Canadian milk police strike again

As I enjoyed my Greek yogurt this morning, I pondered one of Adam Smith's less famous quotes: "People of the same trade seldom meet together, even for merriment and diversion, but the conversation ends in a conspiracy against the public, or in some contri

As I enjoyed my Greek yogurt this morning, I pondered one of Adam Smith’s less famous quotes: “People of the same trade seldom meet together, even for merriment and diversion, but the conversation ends in a conspiracy against the public, or in some contrivance to raise prices.”

Greek yogurt has turned into a major growth story in the food business, attracting health-conscious eaters with less sugar and more protein than regular yogurt. Chobani, a yogurt startup founded by a Turkish immigrant to New York, has succeeded in popularizing the product beyond almost anyone’s expectation. According to Bloomberg, the company captured 17 per cent of the U.S. yogurt market in 2012 with sales of over US$700 million. Not bad for a company that was started with a small business loan in 2005 and only shipped its first case of yogurt in 2007.

People in the Canadian milk trade have been having lots of meetings about Chobani and, as Adam Smith would have predicted, they are doing their best to keep Chobani off Canadian grocery shelves.

Those wholesome milk ads you see on TV don’t mention some important facts about the Canadian dairy industry. The Canadian yogurt cartel is protected by tariffs of 240 per cent slapped on foreign yogurt. According to media reports, Chobani even tried to build a $76 million yogurt plant in Ontario, worth 1,300 jobs, but ran into the Canadian milk bureaucracy. Chobani has now put its Canadian plans on hold, since it was unable to get sufficient access to Canadian milk quotas.

Absurdly, in Canada, if you want to buy a lot of milk you are not allowed to just go buy it from farmers. There is a complex inter-provincial quota system dating back to the 1960s, allocating 44 per cent of Canada’s industrial milk production to Quebec and 32 per cent to Ontario. Even more silly, Ontario has a 200-million-litre skim-milk surplus that producers now convert to animal feed. Chobani was unable to get the milk police to give it a multi-year milk supply commitment.

The Canadian yogurt establishment also sued brazenly in open court to block competition, claiming that competition from Chobani would cost it revenue. Any Yukon small business owners reading this should ask themselves if they are allowed to sue if a competitor eats into their business.

According to, the rival lobbying group run by Canadian pizza companies and cheese users, the Canadian milk police cause prices for cheese, milk and yogurt to be as much as double that of international levels. This, indeed, is why a shockingly high tariff of 240 per cent is required to keep them off Canadian breakfast tables.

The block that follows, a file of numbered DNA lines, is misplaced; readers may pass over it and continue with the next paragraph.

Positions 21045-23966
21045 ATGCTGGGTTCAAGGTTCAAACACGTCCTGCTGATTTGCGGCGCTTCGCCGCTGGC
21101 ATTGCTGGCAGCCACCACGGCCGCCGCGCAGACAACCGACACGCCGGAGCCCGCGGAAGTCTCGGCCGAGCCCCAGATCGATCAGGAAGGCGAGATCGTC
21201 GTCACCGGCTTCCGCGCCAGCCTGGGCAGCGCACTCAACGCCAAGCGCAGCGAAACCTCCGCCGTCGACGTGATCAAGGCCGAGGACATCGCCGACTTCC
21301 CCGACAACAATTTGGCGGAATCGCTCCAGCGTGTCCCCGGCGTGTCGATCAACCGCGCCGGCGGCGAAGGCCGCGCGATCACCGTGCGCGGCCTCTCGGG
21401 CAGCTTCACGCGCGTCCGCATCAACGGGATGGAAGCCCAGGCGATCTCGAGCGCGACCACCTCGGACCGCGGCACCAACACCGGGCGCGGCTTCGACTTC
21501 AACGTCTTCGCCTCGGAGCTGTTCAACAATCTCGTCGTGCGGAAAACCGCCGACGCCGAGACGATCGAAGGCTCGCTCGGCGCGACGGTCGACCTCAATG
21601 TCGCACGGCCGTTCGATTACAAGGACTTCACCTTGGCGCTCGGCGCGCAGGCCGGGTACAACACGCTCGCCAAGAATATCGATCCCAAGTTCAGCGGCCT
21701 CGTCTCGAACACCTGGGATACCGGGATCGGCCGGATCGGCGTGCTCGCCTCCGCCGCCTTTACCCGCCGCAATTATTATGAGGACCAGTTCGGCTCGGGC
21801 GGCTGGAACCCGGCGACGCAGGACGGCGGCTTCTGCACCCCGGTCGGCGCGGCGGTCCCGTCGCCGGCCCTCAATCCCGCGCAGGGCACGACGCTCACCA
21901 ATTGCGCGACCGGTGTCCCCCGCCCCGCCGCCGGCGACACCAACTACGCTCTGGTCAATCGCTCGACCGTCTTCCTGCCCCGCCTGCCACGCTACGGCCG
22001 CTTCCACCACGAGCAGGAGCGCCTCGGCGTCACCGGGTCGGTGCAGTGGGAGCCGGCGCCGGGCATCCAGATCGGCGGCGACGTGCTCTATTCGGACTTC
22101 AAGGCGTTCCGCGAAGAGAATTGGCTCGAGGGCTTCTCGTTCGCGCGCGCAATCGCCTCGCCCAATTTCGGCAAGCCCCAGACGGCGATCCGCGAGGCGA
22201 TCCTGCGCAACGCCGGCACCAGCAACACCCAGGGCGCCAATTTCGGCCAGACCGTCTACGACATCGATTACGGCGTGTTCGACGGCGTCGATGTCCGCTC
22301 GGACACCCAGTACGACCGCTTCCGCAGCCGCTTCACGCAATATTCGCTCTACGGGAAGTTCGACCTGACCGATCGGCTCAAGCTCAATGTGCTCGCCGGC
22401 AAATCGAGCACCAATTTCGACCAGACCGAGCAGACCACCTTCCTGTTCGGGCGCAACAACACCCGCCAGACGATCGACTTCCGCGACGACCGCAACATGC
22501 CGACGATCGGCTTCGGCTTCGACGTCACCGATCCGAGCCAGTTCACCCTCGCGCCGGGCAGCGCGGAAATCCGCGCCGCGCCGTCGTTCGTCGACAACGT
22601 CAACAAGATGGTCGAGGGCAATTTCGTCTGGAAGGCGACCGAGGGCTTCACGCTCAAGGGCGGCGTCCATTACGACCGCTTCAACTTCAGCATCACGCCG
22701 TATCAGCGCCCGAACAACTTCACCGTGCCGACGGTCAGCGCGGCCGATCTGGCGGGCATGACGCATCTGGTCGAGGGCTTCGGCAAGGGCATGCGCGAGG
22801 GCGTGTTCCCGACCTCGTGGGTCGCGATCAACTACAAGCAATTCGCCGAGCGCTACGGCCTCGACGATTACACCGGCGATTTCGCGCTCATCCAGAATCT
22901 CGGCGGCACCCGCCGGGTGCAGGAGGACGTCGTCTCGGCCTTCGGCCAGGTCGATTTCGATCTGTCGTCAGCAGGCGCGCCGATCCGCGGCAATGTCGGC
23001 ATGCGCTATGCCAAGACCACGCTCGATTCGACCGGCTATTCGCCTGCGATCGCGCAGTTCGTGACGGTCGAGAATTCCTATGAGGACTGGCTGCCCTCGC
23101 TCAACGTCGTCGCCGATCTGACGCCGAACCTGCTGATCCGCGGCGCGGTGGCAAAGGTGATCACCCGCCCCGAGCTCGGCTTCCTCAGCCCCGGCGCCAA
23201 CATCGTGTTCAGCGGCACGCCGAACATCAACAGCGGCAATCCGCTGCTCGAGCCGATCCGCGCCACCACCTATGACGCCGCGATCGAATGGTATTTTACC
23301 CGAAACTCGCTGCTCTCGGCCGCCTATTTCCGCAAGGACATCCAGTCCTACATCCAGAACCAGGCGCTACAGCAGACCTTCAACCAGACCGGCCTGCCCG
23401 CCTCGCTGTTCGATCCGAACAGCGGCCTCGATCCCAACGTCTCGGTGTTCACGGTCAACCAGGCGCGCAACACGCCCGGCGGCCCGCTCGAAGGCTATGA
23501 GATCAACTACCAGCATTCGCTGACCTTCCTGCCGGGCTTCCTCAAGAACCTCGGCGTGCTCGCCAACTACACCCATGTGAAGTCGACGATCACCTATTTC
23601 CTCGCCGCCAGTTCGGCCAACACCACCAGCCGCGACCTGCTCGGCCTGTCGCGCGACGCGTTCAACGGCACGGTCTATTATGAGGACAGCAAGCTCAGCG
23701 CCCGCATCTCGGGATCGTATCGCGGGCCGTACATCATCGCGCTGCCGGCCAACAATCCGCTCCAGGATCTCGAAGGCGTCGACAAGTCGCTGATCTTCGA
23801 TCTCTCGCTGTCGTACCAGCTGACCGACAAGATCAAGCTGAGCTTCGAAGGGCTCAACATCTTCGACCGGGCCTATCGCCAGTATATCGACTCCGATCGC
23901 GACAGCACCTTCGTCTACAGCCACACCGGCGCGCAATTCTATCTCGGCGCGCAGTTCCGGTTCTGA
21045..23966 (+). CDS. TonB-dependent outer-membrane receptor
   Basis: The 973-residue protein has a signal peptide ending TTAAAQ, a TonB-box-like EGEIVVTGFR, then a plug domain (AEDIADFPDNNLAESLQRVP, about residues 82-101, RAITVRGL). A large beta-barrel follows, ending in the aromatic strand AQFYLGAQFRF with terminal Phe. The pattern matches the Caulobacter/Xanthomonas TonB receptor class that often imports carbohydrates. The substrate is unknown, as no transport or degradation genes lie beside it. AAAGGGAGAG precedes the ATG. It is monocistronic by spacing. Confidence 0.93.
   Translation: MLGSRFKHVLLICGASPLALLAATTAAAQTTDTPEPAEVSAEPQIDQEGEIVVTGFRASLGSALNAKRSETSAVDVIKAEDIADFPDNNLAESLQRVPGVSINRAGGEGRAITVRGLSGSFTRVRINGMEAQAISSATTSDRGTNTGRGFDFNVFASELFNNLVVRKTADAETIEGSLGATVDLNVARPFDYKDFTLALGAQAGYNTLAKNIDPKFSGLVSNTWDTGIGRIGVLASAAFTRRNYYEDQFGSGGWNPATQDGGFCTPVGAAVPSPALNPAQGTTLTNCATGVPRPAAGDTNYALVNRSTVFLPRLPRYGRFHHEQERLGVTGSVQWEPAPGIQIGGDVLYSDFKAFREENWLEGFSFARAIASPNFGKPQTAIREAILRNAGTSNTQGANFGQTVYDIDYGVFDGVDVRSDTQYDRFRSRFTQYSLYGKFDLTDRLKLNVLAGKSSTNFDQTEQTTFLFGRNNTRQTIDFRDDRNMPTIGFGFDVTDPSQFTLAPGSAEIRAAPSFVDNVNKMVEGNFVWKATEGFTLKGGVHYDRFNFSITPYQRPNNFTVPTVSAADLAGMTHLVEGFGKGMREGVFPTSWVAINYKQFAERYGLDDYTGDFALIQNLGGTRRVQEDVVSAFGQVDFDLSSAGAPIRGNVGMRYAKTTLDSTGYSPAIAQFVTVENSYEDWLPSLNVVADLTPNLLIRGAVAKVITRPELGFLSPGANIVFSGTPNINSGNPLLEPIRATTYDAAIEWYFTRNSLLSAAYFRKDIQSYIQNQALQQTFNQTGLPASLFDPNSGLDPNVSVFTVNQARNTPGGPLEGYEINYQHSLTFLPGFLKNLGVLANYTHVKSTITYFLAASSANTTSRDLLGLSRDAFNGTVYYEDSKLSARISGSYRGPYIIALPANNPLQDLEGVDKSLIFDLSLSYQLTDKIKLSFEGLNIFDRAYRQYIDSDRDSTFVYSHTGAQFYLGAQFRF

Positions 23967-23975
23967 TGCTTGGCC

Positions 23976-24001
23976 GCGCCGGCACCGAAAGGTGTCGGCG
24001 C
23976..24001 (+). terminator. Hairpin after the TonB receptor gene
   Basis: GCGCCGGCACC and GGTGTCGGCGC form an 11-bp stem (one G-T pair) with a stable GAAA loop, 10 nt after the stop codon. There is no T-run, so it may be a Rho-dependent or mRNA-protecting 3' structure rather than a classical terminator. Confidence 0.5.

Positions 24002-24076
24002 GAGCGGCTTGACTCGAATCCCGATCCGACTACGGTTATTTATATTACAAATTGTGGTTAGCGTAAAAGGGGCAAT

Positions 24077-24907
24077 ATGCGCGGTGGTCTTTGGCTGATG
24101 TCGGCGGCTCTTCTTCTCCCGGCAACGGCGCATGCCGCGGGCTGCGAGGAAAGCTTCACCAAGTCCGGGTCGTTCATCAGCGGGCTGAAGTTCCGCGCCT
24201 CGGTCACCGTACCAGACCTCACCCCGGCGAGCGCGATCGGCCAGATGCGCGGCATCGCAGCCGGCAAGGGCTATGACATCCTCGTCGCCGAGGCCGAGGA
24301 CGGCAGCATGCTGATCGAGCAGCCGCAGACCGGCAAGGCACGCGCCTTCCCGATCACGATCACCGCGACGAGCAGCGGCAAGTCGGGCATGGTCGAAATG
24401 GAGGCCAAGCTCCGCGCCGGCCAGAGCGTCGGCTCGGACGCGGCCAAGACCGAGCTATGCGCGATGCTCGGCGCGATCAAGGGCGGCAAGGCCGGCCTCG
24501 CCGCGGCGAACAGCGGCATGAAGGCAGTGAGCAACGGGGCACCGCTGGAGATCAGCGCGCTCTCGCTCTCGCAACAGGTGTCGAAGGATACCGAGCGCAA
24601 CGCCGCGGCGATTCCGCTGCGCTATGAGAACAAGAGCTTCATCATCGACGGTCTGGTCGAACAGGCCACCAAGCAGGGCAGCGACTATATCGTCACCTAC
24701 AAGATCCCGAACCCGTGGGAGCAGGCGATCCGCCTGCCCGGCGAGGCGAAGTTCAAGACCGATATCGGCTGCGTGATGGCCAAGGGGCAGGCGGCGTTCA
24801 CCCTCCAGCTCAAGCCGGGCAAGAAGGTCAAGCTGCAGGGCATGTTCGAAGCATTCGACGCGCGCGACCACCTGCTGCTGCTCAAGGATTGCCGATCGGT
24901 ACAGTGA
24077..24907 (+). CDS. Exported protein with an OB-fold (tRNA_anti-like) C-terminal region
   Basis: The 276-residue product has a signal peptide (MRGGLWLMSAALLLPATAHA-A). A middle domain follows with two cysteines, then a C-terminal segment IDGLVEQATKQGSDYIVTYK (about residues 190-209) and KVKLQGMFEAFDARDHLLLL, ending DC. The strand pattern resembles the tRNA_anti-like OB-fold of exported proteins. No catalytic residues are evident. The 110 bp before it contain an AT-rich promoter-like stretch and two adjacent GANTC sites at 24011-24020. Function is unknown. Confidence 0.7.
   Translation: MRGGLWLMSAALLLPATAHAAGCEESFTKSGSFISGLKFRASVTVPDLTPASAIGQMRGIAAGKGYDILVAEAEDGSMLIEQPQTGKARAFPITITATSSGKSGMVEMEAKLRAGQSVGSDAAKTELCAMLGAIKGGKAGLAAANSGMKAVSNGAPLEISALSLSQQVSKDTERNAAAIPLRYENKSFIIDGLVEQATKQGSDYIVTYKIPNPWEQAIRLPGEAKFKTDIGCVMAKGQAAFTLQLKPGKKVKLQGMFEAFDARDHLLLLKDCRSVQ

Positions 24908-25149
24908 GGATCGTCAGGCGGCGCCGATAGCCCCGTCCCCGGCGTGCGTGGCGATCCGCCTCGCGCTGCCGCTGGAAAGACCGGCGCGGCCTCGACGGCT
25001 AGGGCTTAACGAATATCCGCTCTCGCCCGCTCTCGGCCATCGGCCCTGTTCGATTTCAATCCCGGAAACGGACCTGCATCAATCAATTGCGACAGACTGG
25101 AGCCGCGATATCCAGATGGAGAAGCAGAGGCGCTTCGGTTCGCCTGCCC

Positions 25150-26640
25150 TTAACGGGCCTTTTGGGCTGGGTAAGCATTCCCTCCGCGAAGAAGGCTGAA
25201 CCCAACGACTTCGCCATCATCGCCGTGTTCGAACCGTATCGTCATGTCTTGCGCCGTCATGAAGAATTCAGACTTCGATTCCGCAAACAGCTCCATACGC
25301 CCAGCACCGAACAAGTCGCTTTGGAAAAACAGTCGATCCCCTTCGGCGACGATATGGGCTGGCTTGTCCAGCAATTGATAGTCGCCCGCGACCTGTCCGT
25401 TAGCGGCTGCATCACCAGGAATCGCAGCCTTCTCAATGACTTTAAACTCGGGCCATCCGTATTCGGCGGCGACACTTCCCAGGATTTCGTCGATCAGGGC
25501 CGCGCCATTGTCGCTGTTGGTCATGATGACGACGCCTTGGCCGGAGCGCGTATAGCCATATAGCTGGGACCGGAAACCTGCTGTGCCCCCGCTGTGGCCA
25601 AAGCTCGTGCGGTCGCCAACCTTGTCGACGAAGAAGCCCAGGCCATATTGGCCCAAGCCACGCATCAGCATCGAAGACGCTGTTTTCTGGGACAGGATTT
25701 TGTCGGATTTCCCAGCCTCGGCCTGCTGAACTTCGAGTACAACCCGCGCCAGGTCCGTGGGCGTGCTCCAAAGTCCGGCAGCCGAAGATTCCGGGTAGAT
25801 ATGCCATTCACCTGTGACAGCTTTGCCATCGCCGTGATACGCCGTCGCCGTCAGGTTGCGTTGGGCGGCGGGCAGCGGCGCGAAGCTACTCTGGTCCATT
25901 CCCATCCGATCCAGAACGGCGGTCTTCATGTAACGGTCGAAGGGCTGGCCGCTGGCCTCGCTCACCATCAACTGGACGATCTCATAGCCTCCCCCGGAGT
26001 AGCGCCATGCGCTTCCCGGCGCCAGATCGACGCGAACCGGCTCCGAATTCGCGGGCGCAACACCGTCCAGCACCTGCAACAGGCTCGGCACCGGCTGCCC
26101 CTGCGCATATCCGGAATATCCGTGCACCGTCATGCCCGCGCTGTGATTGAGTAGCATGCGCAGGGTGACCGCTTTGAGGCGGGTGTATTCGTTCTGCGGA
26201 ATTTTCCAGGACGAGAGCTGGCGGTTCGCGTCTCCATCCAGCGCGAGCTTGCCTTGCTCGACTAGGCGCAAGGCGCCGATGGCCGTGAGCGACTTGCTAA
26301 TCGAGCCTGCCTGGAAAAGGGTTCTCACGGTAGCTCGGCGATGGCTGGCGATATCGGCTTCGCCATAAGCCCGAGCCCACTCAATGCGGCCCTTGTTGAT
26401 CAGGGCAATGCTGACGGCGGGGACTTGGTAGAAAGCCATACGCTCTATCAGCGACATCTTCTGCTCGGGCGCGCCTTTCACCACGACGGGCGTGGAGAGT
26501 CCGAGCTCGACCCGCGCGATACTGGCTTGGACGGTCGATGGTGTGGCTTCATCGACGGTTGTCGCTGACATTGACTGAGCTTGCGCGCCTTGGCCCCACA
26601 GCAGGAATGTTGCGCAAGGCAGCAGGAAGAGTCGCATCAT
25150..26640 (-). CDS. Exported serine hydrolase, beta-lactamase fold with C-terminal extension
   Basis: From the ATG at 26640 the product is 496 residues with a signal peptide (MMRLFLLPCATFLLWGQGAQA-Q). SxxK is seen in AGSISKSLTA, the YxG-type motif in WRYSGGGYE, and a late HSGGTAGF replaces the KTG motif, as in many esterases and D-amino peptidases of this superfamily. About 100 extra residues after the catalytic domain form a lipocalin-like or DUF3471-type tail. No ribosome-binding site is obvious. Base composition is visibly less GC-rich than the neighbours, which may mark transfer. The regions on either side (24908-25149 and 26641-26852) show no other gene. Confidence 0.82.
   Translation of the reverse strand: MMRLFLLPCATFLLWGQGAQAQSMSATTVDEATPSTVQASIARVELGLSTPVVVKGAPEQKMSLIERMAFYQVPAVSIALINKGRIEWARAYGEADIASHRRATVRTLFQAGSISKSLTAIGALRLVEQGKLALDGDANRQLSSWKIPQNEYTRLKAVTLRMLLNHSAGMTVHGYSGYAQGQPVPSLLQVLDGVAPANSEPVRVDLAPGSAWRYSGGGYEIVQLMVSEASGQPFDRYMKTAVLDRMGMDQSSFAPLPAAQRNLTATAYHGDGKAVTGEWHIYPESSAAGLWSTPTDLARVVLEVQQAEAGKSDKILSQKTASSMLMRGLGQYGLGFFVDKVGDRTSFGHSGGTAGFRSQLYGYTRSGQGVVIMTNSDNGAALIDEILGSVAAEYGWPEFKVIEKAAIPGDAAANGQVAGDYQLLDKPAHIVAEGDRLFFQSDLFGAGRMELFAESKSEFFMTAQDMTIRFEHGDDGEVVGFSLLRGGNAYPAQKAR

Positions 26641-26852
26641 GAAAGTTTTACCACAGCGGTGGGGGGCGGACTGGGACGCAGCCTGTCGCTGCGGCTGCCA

It is hard to find an economist who is not in the pay of the milk industry who thinks this is good for Canadians. Ian Lee, a business professor at Carleton University who specializes in the topic, told the National Post that “it is protectionism – rank, outrageous protectionism.” He went on to echo Adam Smith by saying that the system is “classic exploitation of consumers by a very small minority.”

Lower-income Canadians who spend a higher percentage of their incomes on food are particularly hard hit. While the newspapers are often filled with stories about the challenges of reducing poverty, hardly anyone ever asks why it is a good idea that Canadian poor people should pay extra for their milk and pizza.

The system is very good for dairy farmers and established dairy processing companies. The industry would have you think these are all traditional family farms. In practice, many of these farmers have assets far in excess of your own. And the yogurt is made by multinational food companies who just happen to have been in Canada already when the system got set up.

More cynical lobbyists for the industry also raise health concerns. They really hope to scare Canadians into not eating Australian, New Zealand or American cheese. We are not talking about North Korean imports here. And if health was really an issue, the Canadian government would not permit foreign yogurt at all. As it is, the government admits foreign yogurt is safe to eat. It just charges that 240 per cent tariff to help well-established insiders in the dairy industry.

Dairy is not the only Canadian industry that seems to have turned a bit too cozy for producers at the expense of regular folk. Think about cellphones, air travel, beer, banking, cable television and more. In every industry, the producers have the time and money to lobby the government for special treatment. The rest of us don’t bother to resist. The 240 per cent tariff means millions in profits for established Canadian agri-businesses. For each Canadian, it is just a few more bucks at the till. Hardly worth complaining about.

One would hope that our politicians would stand up for regular Canadians. But they are often in the pocket of vested interests. Both Liberal and Conservative governments have built and protected the dairy system in Canada.

Martha Hall Findlay, a former Liberal MP, campaigned against the dairy cartel when she ran (unsuccessfully) for the Liberal leadership. James Moore, the current Conservative industry minister, has been engaged in a very public spat with the Canadian cellphone cartel about whether or not to let a big American cell phone company into Canada.

Hopefully more politicians will pick up this theme. Until they do, you’ll just have to swallow the fact that every bite of dairy you enjoy makes some Canadian fat cat just a little bit fatter.

Keith Halliday is a Yukon economist and author of the MacBride Museum’s Aurore of the Yukon series of historical children’s adventure novels. You can follow him on

Twitter @hallidaykeith